Coluber flagellum (Shaw, 1802)

Key Characters: Tail scales patterned like a braided whip; back scales smooth; anal plate divided.

Similar Species: North American Racer, Gray Ratsnake. See the Key to Snakes of Illinois for help with identification.

Subspecies:  Six subspecies are currently recognized, but only one, Eastern Coachwhip, Cfflagellum is known from Illinois.

Description: Long (up to 260 cm TL), slender, black snake. Adult uniformly black above and below, fading toward the reddish or tan tail. Juvenile yellow to brown on the back, with dark crossbands; belly cream with rows of brown spots and head marked with white.

Habitat: Rocky, open hillsides, glades, and hill prairies.

Natural History: Fast-moving diurnal snake that is difficult to capture, but tales of it wrapping around people’s legs and whipping them with its tail are fictitious. If it cannot escape, it strikes and bites, often aiming for the face, and sprays feces and musk. Withstands dry habitats because it is quite resistant to desiccation. Mates in spring soon after emergence from hibernation and lays 4–24 eggs in summer. Young (ca. 30–35 cm TL) hatch in September. Varied diet includes insects, lizards, other snakes, birds, small turtles, and small mammals. It tracks prey by scent, following them into burrows or trees. Raptors, mammals, and other snakes are its main predators.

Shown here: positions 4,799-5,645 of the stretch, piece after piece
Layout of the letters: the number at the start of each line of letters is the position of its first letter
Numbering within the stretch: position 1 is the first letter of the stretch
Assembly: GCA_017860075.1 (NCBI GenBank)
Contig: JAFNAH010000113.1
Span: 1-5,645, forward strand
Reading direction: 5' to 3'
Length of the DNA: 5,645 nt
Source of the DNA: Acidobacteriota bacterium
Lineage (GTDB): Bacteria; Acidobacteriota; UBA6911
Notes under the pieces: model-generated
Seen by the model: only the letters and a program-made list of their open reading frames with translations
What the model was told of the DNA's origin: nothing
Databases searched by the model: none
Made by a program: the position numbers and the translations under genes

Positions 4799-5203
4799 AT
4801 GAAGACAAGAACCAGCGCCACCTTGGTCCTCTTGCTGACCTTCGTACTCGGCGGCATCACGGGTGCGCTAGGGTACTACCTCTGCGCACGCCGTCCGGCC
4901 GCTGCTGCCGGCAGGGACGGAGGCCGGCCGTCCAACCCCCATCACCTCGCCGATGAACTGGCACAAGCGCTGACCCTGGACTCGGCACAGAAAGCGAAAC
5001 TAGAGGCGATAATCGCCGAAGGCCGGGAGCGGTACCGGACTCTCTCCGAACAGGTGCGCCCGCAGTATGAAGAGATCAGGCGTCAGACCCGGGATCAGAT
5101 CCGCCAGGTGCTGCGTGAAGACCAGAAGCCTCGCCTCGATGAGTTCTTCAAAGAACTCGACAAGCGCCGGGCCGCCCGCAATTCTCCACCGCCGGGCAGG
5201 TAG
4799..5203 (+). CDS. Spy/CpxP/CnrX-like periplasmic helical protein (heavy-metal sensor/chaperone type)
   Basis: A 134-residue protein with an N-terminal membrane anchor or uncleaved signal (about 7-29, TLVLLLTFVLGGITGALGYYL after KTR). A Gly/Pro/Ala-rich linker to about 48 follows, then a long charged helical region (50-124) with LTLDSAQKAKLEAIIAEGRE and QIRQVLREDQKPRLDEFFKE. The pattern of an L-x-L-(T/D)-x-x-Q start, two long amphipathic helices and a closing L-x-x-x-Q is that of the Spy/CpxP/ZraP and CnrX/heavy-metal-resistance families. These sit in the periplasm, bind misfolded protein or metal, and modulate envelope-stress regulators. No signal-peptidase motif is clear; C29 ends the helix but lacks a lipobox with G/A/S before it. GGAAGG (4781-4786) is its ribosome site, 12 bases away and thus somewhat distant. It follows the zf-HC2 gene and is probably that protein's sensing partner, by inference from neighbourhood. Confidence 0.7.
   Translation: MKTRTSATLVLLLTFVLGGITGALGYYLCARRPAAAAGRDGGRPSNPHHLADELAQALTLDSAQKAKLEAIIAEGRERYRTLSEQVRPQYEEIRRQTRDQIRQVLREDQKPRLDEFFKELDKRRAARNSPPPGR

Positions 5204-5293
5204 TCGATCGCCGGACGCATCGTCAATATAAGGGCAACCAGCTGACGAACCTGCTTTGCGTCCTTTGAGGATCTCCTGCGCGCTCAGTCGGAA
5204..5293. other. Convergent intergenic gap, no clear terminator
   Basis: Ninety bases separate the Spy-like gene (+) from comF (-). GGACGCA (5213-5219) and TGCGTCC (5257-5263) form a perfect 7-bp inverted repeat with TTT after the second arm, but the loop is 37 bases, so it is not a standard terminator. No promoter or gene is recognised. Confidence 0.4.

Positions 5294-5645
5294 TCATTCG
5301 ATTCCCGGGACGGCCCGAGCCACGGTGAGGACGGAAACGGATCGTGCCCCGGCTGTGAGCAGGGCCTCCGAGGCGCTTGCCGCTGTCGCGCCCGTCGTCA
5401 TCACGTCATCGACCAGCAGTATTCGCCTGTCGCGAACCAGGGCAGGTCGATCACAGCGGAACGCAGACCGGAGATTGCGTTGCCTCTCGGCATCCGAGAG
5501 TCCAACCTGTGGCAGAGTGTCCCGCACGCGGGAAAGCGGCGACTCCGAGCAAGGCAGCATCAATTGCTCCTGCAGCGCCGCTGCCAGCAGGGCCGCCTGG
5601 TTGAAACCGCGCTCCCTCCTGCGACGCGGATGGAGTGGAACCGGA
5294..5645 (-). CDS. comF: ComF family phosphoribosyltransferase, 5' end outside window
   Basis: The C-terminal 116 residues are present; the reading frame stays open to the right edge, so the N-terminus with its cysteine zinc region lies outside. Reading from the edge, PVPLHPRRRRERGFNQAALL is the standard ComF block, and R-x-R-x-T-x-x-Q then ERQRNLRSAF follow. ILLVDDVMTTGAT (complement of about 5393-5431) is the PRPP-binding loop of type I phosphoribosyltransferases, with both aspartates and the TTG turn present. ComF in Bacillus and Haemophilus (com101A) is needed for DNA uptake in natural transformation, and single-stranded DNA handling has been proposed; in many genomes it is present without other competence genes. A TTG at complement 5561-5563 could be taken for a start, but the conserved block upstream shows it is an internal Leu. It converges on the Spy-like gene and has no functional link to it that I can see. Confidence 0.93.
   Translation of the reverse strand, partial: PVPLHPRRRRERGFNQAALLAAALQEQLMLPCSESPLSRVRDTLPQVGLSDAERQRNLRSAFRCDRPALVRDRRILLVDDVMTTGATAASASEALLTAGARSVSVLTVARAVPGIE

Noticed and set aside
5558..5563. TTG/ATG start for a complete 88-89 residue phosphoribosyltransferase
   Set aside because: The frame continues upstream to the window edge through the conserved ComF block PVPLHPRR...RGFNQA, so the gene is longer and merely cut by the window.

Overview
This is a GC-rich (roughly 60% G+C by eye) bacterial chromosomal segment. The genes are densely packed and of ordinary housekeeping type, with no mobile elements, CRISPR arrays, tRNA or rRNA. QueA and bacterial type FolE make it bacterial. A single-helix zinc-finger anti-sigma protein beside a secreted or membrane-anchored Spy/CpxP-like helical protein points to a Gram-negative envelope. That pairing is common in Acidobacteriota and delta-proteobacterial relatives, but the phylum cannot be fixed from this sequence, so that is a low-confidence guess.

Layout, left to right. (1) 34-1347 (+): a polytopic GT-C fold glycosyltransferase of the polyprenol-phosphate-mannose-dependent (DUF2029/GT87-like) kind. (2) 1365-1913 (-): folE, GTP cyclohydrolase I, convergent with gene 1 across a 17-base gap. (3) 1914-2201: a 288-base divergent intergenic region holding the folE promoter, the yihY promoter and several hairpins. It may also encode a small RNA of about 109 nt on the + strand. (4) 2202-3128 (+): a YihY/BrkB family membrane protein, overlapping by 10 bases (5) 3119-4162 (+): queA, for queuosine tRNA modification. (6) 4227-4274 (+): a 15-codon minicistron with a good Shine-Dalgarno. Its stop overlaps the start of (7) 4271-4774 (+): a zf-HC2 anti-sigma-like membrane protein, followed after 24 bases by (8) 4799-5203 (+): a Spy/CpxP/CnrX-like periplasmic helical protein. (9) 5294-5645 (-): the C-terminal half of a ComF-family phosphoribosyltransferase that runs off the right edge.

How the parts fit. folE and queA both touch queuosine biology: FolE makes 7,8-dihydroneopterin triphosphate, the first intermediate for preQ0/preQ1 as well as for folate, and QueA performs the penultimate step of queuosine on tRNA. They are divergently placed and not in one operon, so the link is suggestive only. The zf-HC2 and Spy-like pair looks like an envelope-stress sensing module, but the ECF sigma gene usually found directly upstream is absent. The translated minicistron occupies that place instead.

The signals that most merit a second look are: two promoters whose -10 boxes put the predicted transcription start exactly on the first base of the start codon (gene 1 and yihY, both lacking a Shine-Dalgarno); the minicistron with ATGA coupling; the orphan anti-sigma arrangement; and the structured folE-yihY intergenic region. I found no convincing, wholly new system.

Distribution Notes: There are only four specimens known from Illinois; all collected in Monroe County from 1949-1974. Repeated attempts to find this species in this area have failed.

Status: State endangered. Its main threat is highway traffic.

Etymology: Coluber – (Latin) meaning snake; flagellum – (Latin) meaning whip, lash.

Original Description: Shaw, G. 1802. General Zoology or Systematic Natural History. London. Vol. 3 (Part 2):475.

Type Specimen: Holotype, MNHNP now lost.

Type Locality: “Carolina and Virginia”

Original Name: Coluber flagellum Shaw, 1802

Nomenclatural History: Because this species was only discovered in Illinois in 1949 (Smith & Burger. 1950. Chicago Acad. Sci. Nat. Hist. Misc. 56:3 p.), its nomenclature in the Illinois literature has been stable. There are conflicting molecular data concerning whether Masticophis is paraphyletic with respect to Coluber and the synonymy of the former with the latter.